Rich’s Training Log 1

This week I’m setting out to work on my overall strength. Sometimes you have to sacrifice one thing for another and when training for strength you have to set aside the idea of fat lossand not even consider weight. As long as you’re eating healthy any weight you add will probably be good lean weight during this type of phase. Sometimes people don’t have the patience for actual strength training, but if you’ve ever trained for strength you know that you have to allow decent rest periods.

Some personal trainers will constantly keep you on the go, preaching weight loss, fat loss and the only way to get the results that you want is through high intensity training, but the body needs to go through multiple phases in order to achieve good results. As I mentioned in my article about whole grains, cycles in nature required humans to eat a certain way during certain times of year. On the same token, the body must go through cycles or phases not only to keep it off balance and constantly guessing, but also to keep it growing and stimulated in different ways.

I have a friend who once told me that life is like the stock market and that there are ups and downs, but as long as the long term trend is upward then you’re moving in the right direction. You have to think of your body in the same way. Your trending should be upward. That means that during each strength phase you’ve made improvement, during each endurance phase you’ve gotten better. Even if you are simply trying to lose weight or burn body fat, if you are not able to lift more in one month than you did before you started training, what’s the point? If you aren’t getting stronger or adding lean tissue then you are not reaching new heights. The monotony alone of not having a goal and simply staying on a plateau is enough to make you fizzle out and quit.

So for my strength phase which will last me two weeks, I’ll do 3 sets of 5 reps of each exercise at the heaviest possible weight that I can. I will make sure that I have enough rest in between sets to recover for the next set (having good music helps). I’m not worried about the waiting time as the weight is typically heavy enough to keep me out of breath for a couple of minutes. During the second week, I’ll increase the weight slightly and push to higher limits. The intensity of these workouts is high, especially when you have a stopwatch to keep time between sets.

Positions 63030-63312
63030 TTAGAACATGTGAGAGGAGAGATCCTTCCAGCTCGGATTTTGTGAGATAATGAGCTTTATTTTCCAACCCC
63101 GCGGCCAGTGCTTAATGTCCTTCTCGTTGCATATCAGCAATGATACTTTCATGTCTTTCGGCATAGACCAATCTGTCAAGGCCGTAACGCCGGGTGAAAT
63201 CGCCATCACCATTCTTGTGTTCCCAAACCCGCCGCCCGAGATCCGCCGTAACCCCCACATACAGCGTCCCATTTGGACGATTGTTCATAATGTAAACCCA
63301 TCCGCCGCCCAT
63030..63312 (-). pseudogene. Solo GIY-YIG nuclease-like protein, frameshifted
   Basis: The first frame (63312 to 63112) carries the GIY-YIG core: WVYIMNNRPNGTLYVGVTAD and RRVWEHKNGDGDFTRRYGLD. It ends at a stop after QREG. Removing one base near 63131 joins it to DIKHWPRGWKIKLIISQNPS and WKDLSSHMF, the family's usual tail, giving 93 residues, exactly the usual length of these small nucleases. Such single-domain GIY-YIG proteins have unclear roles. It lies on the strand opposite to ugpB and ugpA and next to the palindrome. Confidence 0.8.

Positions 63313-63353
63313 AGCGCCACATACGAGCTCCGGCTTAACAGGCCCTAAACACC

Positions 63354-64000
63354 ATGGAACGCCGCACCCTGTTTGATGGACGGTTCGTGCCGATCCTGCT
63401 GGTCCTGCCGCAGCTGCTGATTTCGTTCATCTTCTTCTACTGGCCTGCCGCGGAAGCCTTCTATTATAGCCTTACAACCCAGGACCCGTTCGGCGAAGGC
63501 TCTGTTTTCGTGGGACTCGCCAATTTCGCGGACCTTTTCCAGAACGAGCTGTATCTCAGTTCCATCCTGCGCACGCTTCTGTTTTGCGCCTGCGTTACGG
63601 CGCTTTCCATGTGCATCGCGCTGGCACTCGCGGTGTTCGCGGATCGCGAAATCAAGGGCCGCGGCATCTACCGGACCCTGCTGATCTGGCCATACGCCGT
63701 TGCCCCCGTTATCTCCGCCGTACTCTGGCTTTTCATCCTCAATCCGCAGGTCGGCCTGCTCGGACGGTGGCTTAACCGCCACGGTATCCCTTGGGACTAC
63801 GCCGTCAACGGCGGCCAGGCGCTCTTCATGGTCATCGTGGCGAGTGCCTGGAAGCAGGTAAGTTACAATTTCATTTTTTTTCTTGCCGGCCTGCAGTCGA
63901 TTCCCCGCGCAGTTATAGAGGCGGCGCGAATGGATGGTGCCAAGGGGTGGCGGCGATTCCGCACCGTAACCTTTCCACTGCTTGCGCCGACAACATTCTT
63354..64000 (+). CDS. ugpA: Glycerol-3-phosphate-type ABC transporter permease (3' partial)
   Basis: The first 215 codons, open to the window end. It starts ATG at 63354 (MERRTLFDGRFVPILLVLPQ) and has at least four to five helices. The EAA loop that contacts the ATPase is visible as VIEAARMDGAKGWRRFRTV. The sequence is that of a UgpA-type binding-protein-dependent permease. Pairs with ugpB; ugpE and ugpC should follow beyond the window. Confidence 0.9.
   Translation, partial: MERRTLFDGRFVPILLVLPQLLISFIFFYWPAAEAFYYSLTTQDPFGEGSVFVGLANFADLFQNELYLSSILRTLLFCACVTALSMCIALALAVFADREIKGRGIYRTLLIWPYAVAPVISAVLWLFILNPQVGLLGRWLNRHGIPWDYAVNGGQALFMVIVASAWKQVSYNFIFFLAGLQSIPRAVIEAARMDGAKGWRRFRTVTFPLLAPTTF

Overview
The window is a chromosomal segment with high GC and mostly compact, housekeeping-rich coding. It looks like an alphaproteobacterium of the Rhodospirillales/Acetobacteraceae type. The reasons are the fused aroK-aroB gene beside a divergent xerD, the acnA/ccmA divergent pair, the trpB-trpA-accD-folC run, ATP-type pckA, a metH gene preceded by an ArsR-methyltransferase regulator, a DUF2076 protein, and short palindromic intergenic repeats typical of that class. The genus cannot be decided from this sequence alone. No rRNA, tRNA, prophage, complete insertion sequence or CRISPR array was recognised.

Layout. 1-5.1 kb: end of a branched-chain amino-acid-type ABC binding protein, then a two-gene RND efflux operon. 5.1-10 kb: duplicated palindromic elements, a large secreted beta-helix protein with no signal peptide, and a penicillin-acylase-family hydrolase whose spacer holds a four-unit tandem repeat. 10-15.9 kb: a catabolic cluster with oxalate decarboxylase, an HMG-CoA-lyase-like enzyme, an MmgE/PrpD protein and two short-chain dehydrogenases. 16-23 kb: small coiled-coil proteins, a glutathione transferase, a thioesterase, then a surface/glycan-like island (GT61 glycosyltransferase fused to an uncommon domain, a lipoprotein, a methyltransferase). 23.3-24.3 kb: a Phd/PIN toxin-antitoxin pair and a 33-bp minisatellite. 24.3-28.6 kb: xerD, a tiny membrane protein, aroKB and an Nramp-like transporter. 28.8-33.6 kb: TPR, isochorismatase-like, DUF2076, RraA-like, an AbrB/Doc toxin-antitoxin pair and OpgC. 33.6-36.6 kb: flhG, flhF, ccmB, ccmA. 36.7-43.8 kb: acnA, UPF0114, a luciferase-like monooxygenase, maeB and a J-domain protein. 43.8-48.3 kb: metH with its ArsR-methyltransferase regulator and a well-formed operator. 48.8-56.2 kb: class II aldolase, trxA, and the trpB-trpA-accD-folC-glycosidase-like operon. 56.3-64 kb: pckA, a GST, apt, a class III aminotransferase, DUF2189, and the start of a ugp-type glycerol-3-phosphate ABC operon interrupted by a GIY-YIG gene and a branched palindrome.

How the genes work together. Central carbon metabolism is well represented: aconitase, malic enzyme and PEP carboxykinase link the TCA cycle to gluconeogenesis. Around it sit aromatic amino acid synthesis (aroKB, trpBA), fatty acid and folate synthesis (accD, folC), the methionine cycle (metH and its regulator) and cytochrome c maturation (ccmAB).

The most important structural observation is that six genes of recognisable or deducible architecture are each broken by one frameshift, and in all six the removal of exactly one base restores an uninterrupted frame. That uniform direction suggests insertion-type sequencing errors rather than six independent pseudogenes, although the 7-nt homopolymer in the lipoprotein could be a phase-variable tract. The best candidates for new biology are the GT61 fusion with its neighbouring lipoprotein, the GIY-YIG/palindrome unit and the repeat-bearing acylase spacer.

Always remember that you are training the body and that everything that you do should have rhyme and reason behind it.  Remember that rest is required for muscle development and fat loss. Consistently depriving the body of oxygen during constant high intensity exercise without proper rest  periods leads to over-training and is counter productive to muscle growth and fat loss. Be patient and train smart and you will get the long term results that you’re looking for.

Feel free to leave your comments, questions or your own personal input in the comments section below.

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By Rich Thurman, B.Sc., MA, CSCS, CPT

Health & Performance Coach

Active Lifestyle Co. Ltd

With a degree in Physiology from UCLA and a Masters Degree in Sports & Fitness Management, Rich combines his knowledge of rehabilitation and sports performance as well as nutritional studies to provide a complete and holistic approach to training clients. The focus is on lifestyle change which creates long term health.

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About Rich Thurman III B.Sc, MA, CSCS, NSCA-CPT
Rich has a Bachelors of Science in Physiological Science from UCLA and a Masters of Sports Management from USF. He is certified by the National Strength & Conditioning Association, (NSCA) as a Personal Trainer (CPT) and Strength & Conditioning Specialist (CSCS). He is primary author of The Fitness Library and writes for various other publications, including the San Francisco Police Officer's Association. Rich is the founder of Xodus Fitness, which offers Fitness Consulting & Personal Training, Urban Body Transformation Bootcamps, Corporate Wellness. Rich also conducts Workshops and an annual lecture at the San Francisco State University Kinesiology Department. Please feel free to contact through any of the links below to inquire about professional services or opportunities.

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